The paper proposed aims to analyze the slavery legislation born between the fifteenth and nineteenth centuries, the so-called Black Codes laws—enacted in all the greatest colonial powers of the Old Continent—which regulated life and transportation of slaves in the colonies. Spain, Portugal, England and France, between the sixteenth and seventeenth centuries, created legislative codes dedicated to the slave’s management in the colonies, which regulated all aspects of their life: from religion to marriage, from cohabitation to imprisonment, from crimes to corporal punishment. Particularly widespread in the Caribbean colonies of the seventeenth century, these slave laws were soon in force in almost all American colonies of European monarchies, forming the legal basis on which the slave societies of the European empires were founded. In the wake of the Spanish, Portuguese, English and French slave codes, even states that had a marginal role in the process of overseas colonization enacted similar slave codes. It was the case, for example, of Denmark and Sweden that in the management of some of their ultramarine possessions adopted slave codes inspired by those of the greatest colonizing powers.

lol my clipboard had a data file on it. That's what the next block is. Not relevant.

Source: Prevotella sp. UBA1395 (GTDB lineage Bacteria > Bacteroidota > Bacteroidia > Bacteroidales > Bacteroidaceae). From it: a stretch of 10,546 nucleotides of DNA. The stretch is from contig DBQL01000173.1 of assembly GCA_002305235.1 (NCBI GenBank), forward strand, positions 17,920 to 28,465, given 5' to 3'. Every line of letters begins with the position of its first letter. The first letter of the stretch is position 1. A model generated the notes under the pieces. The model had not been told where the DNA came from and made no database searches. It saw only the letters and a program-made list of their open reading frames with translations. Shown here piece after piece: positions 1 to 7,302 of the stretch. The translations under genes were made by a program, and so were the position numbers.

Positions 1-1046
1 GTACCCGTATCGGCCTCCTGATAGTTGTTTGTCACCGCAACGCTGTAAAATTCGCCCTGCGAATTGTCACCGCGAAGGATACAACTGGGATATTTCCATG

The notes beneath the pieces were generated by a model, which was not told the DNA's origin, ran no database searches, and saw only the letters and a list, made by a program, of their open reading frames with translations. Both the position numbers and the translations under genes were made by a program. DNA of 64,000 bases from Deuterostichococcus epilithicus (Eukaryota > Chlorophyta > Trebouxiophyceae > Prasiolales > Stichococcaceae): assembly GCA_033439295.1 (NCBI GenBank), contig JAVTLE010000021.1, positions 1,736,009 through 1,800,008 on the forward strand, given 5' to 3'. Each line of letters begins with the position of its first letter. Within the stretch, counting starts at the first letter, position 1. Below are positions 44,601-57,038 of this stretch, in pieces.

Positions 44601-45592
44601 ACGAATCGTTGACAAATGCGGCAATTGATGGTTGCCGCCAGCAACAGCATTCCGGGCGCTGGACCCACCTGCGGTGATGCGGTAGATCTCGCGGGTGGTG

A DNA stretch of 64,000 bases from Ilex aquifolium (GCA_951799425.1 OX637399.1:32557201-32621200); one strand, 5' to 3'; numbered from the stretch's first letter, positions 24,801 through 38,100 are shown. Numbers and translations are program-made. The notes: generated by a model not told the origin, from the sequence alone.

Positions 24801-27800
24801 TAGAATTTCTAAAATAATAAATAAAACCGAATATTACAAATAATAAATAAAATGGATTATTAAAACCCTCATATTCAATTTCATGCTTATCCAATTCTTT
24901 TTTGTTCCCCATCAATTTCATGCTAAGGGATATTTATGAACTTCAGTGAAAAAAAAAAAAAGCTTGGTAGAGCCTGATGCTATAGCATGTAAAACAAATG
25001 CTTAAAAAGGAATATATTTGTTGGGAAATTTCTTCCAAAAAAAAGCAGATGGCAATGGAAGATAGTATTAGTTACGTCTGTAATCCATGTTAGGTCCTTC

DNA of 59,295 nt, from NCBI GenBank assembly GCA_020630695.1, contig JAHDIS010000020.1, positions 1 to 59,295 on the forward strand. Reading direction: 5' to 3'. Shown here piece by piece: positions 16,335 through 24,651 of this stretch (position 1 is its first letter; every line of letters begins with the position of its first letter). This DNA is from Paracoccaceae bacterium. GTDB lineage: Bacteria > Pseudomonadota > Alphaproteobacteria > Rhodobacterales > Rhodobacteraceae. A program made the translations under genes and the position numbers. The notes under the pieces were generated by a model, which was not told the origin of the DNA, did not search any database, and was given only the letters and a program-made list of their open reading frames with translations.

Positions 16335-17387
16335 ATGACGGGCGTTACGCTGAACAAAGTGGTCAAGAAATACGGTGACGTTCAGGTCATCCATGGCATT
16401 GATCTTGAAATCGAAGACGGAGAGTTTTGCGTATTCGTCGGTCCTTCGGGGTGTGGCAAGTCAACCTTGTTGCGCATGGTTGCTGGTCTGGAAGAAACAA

Part of the book: Modern Slavery and Human Trafficking